On October 9th, 1192, King of England Richard I departed the holy land, effectively ending the 3rd Crusade and dashing any hopes of a Christian conquest of Jerusalem. It took six years and the election of a new pope in 1198 for a 4th Crusade to be commissioned, this time bound for Egypt. It was hoped that Egypt could then be ransomed for the return of Jerusalem. But the crusade never achieved any of this; instead ending in the rapacious looting of the Byzantine Empire’s capital of Constantinople in April 1204.
The 4th Crusade Forms
Upon coming to office, Pope Innocent III immediately had ambitions to recapture Jerusalem and restore Christian fortunes in the Levant. This was to be a pan-European movement; old scores between nobles and knights were to be put aside. He commanded: “Let all, collectively and individually, prepare themselves.”
Richard’s 3rd Crusade had secured Christian control over the coastal cities of the holy land, but their position, surrounded by Muslim forces, was precarious. Innocent gave the usual papal blessing, as well as an edict allowing the remission of sin for anyone who took the cross.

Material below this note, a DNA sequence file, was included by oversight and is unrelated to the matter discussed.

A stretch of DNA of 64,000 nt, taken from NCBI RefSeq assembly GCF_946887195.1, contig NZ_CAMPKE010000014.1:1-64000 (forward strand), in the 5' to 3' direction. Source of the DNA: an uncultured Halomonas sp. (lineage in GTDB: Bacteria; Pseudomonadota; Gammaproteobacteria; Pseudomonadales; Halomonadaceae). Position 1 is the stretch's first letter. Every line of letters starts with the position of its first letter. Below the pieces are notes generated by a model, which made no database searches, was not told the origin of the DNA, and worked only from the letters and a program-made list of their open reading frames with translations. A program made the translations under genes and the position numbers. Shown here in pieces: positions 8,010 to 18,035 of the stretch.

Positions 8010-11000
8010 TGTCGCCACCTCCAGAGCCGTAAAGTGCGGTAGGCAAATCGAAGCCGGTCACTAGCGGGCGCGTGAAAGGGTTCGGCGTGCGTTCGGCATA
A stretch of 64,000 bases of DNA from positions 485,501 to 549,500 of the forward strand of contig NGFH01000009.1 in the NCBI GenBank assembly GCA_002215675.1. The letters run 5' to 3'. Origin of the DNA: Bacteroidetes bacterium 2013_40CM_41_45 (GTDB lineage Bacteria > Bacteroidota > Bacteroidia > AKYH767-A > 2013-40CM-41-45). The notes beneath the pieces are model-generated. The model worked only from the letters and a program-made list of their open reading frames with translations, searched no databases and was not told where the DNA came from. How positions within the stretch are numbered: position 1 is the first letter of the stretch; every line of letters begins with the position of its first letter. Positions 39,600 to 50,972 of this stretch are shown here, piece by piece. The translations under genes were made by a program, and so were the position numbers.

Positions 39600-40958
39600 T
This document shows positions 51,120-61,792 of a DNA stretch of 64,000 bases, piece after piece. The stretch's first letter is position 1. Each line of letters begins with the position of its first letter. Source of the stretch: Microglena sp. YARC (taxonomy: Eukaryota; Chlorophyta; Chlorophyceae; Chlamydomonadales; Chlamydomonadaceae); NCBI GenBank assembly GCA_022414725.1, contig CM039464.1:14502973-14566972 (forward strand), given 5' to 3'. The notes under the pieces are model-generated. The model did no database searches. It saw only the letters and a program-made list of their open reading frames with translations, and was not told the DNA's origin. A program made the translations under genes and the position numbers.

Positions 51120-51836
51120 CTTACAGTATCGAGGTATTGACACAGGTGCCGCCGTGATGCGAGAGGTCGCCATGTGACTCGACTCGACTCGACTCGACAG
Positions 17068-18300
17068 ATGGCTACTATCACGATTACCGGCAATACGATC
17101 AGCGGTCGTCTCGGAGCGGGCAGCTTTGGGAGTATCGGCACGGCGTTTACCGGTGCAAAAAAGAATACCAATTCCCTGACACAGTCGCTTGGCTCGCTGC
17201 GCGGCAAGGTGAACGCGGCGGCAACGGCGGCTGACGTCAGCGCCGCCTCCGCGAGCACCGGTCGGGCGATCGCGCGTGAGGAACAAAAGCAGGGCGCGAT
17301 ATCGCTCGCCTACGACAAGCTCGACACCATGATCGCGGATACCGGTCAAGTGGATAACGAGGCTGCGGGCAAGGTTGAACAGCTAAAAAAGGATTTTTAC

The medieval knight was a man of violence. And violent men, it was said, would find it very hard to enter the gates of heaven. Religiously-minded crusaders craved remission of sin. But the practical among them knew armed pilgrimage to the Near East was an opportunity to acquire new lands and plunder – all sanctified by the will of God’s sole earthly representative.
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With news of Innocent’s call, a huge wave of optimism filled Europe. One knight summed up the feeling of the times: “we wish only to avenge the honour of Jesus Christ and, by the grace of God, reconquer Jerusalem.”